Products also will be tied to the new movie "The Road to Eldorado" this summer and will include coupons for children's items such as cereal, said Childress of the Mitchell Grocery Corp.
Movie promotional ties for children and teenagers will not reach the fever pitch that "Star Wars" worked up last summer, predicted Steve Mitchell, vice president of marketing for Acme Markets of Virginia, North Tazewell, Va., which has 30 stores in five Mid-Atlantic states.
However, even "Star Wars" could make somewhat of a comeback because the movie was recently released on video, making its use in advertisements and promotional materials useful again, said David Puhan, category manager for Brown & Cole Stores, which has 35 stores in Washington, Oregon and Montana and headquarters in Bellingham, Wash.
Other stores will try to leverage an interest in teenage rock groups into sales on Center Store items, said Don Stuart, a partner in Cannondale Associates, marketing experts based in Wilton, Conn.
"There is a growing momentum for using groups such as Nsync and the Backstreet Boys to promote products to young people. Music people make good spokesmen for products. These groups have mainstream appeal and can be leveraged aggressively," he said.
On the adult side, convenience is what sells well in the summer months.
"'No-oven summers' promoted by Kraft and complete meal solutions are big things for summer," Stuart said. "Retailers do well promoting simple answers for summer meal planning.
"The fixings that go with chicken and steaks and, of course, beer and light wines are always good to promote in the summer," he added.
Other big-selling items for adults should include powdered beverages, isotonic drinks, soft drinks and everything that goes with picnics. Also, in some rural areas, canning products, including such things as vinegar and sugar, are promoted with coupons and advertising in the summer, Acme's Mitchell said.
New items that are causing a buzz in the industry are different types of marinades that are replacing traditional barbecue sauces, Mattern of Plumb's said.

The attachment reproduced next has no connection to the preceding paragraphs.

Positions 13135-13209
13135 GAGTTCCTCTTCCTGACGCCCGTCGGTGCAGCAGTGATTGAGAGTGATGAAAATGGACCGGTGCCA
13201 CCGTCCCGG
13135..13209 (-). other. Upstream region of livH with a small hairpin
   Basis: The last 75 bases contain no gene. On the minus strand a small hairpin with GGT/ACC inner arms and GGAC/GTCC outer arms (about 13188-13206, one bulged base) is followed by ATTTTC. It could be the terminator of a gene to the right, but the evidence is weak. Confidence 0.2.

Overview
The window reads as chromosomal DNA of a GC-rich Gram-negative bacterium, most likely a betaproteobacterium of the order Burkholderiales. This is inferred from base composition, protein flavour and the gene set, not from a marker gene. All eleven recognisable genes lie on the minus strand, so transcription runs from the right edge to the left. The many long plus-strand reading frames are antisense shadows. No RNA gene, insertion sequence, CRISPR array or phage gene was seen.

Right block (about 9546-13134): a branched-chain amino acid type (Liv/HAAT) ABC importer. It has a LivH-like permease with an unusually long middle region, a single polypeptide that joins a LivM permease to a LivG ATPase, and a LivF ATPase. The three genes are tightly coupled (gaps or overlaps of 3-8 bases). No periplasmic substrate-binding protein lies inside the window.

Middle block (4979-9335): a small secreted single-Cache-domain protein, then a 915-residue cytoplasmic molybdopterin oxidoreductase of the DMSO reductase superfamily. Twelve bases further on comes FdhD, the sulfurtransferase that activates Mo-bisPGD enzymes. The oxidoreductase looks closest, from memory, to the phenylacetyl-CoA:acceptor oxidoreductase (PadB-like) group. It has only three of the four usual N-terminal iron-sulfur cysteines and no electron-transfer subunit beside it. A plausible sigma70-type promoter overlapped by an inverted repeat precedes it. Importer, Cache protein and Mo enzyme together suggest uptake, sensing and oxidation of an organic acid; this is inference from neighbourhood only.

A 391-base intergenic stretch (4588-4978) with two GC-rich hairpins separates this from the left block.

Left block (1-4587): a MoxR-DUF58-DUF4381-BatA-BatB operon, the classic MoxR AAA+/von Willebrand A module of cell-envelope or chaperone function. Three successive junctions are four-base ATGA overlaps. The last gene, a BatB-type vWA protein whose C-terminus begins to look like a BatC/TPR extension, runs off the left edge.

"French's and A-1 have new flavors, and shelf-stable salad dressings will also be cross-merchandised as a new type of marinade, particularly for chicken," he said.
Doug Murphy, director of grocery merchandising for Martin's Supermarkets, which has 16 stores around the headquarters location in South Bend, Ind., agreed that new meat marinades will be one of the hot selling items for the next few months and will be used in cross merchandising with fresh produce and with meats and chickens.
"Picnic themes will be big for the summer, which is usual, but there will be a few new types of barbecue fixings," Murphy said.
Some stores have traditional promotions that customers look forward to each year. In some Brown & Cole stores on the West Coast, each summer is ushered off with a live Maine lobster weekend over Memorial Day.
"That is a big draw for us and we tie in all sorts of things, from snacks to barbecue items to marinades," Puhan said. "We put things outside so it gets customers even while they are coming across the parking lot. It helps kick off the barbecue season for us. Then during the summer we have outdoor sales for the same reason," he added.
Brown & Cole gives an award to the store within the chain that can come up with the most impressive promotion for the summer.
"Last summer, the store in Blaine, Wash., which is a fishing community, won by building an entire wharf and cross-merchandising outdoor items around it," Puhan said. "Nobody knows what the winner might be this summer."